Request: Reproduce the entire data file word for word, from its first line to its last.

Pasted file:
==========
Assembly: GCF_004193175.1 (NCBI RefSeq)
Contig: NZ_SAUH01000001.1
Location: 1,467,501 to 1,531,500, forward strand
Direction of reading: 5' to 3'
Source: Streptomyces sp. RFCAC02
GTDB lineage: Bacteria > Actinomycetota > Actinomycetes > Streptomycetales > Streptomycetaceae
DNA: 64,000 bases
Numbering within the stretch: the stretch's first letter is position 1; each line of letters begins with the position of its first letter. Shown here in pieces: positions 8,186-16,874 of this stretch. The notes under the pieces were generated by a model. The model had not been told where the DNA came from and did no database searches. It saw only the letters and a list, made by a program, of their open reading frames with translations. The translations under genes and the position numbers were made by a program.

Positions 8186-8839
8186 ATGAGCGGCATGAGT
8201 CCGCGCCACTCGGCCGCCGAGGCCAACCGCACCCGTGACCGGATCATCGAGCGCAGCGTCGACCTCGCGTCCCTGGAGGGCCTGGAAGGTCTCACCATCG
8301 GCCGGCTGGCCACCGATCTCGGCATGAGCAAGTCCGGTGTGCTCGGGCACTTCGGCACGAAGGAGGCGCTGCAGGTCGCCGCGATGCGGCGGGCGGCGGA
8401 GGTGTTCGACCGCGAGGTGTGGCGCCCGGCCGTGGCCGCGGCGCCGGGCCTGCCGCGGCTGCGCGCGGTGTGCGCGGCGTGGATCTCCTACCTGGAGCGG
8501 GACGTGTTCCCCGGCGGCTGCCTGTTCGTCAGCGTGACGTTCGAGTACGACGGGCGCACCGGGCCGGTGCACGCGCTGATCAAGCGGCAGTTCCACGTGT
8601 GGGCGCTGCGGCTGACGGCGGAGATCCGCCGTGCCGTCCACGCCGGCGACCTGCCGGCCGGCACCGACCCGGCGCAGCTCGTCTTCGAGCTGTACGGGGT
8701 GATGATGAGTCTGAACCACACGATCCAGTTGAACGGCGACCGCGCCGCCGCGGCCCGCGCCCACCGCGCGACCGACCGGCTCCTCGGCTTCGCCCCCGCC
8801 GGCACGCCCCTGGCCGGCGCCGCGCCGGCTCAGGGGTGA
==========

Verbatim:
Assembly: GCF_004193175.1 (NCBI RefSeq)
Contig: NZ_SAUH01000001.1
Location: 1,467,501 to 1,531,500, forward strand
Direction of reading: 5' to 3'
Source: Streptomyces sp. RFCAC02
GTDB lineage: Bacteria > Actinomycetota > Actinomycetes > Streptomycetales > Streptomycetaceae
DNA: 64,000 bases
Numbering within the stretch: the stretch's first letter is position 1; each line of letters begins with the position of its first letter. Shown here in pieces: positions 8,186-16,874 of this stretch. The notes under the pieces were generated by a model. The model had not been told where the DNA came from and did no database searches. It saw only the letters and a list, made by a program, of their open reading frames with translations. The translations under genes and the position numbers were made by a program.

Positions 8186-8839
8186 ATGAGCGGCATGAGT
8201 CCGCGCCACTCGGCCGCCGAGGCCAACCGCACCCGTGACCGGATCATCGAGCGCAGCGTCGACCTCGCGTCCCTGGAGGGCCTGGAAGGTCTCACCATCG
8301 GCCGGCTGGCCACCGATCTCGGCATGAGCAAGTCCGGTGTGCTCGGGCACTTCGGCACGAAGGAGGCGCTGCAGGTCGCCGCGATGCGGCGGGCGGCGGA
8401 GGTGTTCGACCGCGAGGTGTGGCGCCCGGCCGTGGCCGCGGCGCCGGGCCTGCCGCGGCTGCGCGCGGTGTGCGCGGCGTGGATCTCCTACCTGGAGCGG
8501 GACGTGTTCCCCGGCGGCTGCCTGTTCGTCAGCGTGACGTTCGAGTACGACGGGCGCACCGGGCCGGTGCACGCGCTGATCAAGCGGCAGTTCCACGTGT
8601 GGGCGCTGCGGCTGACGGCGGAGATCCGCCGTGCCGTCCACGCCGGCGACCTGCCGGCCGGCACCGACCCGGCGCAGCTCGTCTTCGAGCTGTACGGGGT
8701 GATGATGAGTCTGAACCACACGATCCAGTTGAACGGCGACCGCGCCGCCGCGGCCCGCGCCCACCGCGCGACCGACCGGCTCCTCGGCTTCGCCCCCGCC
8801 GGCACGCCCCTGGCCGGCGCCGCGCCGGCTCAGGGGTGA